29 April 2024

Why action on climate finance must center on inclusion

By Jwala Rambarran, Distinguished Fellow of the Sustainable Finance Program at ClimateWorks Foundation and former governor of the Central Bank of Trinidad and Tobago (CBTT)



As a former central bank governor from the Global South, I know central banks have the potential to protect economies and communities from climate change risks. That’s why I wholeheartedly support AFI’s work to link climate finance with inclusion.

It is critical that actors focussed on climate finance seek to protect low-income communities, households and small businesses at the bottom of the economic pyramid against climate shocks. And to do it successfully, we are going to need the support of the AFI network – the Global South’s central banks and regulators.

Rising sea levels, severe flooding, droughts, tropical storms and hurricanes, lack of clean drinking water, and famine are already drastically affecting countries like Chad, Dominica, Haiti, Somalia, Nigeria, Ethiopia, Syria, and Bangladesh. These countries are at the frontlines of the climate crisis, yet they had very little to do with creating it in the first place. These frontline nations are trying to find ways to protect their communities and economies from climate impacts, while also adapting to a wave of new global sustainable finance standards and regulations.

The AFI network gives the Global South a voice – ensuring that the world considers their perspectives on global climate adaptation and regulation. But it also provides tools like Inclusive Green Finance to help guide central banks and regulators through climate adaptation and mitigation.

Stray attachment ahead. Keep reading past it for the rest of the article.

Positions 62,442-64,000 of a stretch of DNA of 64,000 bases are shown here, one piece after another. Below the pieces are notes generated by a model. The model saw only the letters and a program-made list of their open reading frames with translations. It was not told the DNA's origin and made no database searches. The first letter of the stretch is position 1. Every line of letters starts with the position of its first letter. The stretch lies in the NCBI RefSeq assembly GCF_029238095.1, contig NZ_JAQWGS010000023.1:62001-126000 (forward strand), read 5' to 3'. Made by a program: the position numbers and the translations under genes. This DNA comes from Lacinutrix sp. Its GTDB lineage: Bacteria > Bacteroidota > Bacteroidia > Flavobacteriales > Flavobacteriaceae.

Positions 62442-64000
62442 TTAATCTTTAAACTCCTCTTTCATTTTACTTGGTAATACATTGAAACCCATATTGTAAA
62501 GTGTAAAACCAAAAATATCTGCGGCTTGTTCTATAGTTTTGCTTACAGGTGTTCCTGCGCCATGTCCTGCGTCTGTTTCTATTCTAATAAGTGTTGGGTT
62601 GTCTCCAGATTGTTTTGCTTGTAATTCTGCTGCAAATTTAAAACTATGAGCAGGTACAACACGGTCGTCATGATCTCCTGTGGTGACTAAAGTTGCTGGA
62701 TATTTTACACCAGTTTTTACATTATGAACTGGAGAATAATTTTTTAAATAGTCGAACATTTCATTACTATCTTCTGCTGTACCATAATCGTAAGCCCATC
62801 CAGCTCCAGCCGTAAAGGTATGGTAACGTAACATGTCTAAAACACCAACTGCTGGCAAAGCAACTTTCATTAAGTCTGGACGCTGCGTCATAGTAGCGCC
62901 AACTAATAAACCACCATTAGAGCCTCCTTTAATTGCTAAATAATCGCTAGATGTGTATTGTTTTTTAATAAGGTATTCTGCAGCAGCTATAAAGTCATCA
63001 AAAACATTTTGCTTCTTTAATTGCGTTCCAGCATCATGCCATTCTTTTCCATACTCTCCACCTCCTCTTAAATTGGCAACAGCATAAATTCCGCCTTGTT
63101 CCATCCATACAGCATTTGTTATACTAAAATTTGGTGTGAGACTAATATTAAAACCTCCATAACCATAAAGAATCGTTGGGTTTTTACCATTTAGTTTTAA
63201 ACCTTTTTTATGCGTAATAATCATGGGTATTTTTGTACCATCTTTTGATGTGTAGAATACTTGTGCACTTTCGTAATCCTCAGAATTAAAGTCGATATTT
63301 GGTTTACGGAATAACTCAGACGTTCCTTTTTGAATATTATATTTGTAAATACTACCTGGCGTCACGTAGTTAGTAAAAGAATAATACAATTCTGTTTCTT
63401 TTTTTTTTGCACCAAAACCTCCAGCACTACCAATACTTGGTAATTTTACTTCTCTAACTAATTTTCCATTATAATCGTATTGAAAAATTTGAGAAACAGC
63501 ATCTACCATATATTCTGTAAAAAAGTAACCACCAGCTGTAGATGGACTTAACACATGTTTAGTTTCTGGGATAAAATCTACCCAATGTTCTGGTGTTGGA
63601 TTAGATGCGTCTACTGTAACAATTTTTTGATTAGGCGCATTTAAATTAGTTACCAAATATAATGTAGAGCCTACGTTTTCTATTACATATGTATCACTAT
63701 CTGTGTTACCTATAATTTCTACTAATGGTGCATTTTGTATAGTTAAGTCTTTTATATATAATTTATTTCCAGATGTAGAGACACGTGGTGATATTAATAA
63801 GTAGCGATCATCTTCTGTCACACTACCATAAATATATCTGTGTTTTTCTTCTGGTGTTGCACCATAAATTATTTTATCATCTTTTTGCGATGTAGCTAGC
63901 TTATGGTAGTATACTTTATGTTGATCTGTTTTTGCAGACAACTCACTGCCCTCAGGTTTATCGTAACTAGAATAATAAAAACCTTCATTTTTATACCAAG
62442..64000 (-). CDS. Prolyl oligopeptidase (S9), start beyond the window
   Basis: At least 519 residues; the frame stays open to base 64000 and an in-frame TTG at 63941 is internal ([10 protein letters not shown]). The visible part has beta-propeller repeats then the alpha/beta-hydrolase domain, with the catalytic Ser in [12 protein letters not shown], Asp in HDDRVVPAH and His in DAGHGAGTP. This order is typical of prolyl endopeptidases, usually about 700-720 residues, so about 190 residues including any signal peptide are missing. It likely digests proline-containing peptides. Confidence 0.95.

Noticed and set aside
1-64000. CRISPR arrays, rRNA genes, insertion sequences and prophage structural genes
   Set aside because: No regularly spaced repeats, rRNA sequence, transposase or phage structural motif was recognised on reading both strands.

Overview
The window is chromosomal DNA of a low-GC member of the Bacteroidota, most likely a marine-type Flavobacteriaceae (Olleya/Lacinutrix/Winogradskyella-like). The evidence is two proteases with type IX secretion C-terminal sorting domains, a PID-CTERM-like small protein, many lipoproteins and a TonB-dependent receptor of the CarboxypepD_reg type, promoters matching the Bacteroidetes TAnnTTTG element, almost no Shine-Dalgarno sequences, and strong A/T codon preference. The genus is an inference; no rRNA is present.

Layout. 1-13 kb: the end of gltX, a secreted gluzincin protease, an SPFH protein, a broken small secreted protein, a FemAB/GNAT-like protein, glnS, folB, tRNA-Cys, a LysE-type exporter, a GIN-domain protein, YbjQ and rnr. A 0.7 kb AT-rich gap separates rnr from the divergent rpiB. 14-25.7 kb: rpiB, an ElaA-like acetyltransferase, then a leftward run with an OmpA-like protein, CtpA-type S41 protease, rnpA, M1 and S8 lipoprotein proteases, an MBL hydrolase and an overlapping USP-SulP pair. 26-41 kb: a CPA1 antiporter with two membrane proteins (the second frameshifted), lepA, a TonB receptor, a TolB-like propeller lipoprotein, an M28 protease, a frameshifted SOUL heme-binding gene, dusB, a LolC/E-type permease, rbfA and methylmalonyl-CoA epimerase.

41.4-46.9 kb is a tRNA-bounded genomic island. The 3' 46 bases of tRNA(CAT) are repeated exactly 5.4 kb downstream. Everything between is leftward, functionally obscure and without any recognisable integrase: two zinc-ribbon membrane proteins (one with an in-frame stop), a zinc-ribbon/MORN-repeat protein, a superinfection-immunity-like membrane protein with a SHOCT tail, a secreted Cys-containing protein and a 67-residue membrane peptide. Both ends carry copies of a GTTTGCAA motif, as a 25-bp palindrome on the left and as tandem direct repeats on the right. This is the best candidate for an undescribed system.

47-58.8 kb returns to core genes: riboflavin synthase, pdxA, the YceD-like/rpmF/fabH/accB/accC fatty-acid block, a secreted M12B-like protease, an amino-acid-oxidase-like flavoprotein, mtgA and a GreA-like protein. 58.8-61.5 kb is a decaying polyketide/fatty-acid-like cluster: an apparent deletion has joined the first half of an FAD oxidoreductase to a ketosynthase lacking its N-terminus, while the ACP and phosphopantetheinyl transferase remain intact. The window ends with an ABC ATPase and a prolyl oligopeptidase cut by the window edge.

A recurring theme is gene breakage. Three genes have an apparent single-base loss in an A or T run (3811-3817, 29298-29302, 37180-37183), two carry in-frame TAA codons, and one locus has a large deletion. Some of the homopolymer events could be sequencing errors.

As a former financial regulator, I know that without the help of central banks and regulators, our efforts to support vulnerable communities against climate change are in vain. Central banks sit at the center of their countries’ financial ecosystems and can play a significant role in their economies’ transition to low-carbon development pathways. As the fiscal advisors to governments, regulators of banks and other financial institutions, and the guardians of payment systems across the developing world, central banks have the power to:

  • adapt supervision and regulation to accommodate a broader selection of green products and services;
  • implement innovative Fintech and digital payment services to support the most vulnerable through climate shocks; and
  • provide governments with the needed expertise and advocacy to move towards low-carbon economies.

We are all affected by climate change. But some are more affected and less prepared for it than others. Inclusivity is key to combatting climate change and partnerships and initiatives on climate finance should be developed to that end.




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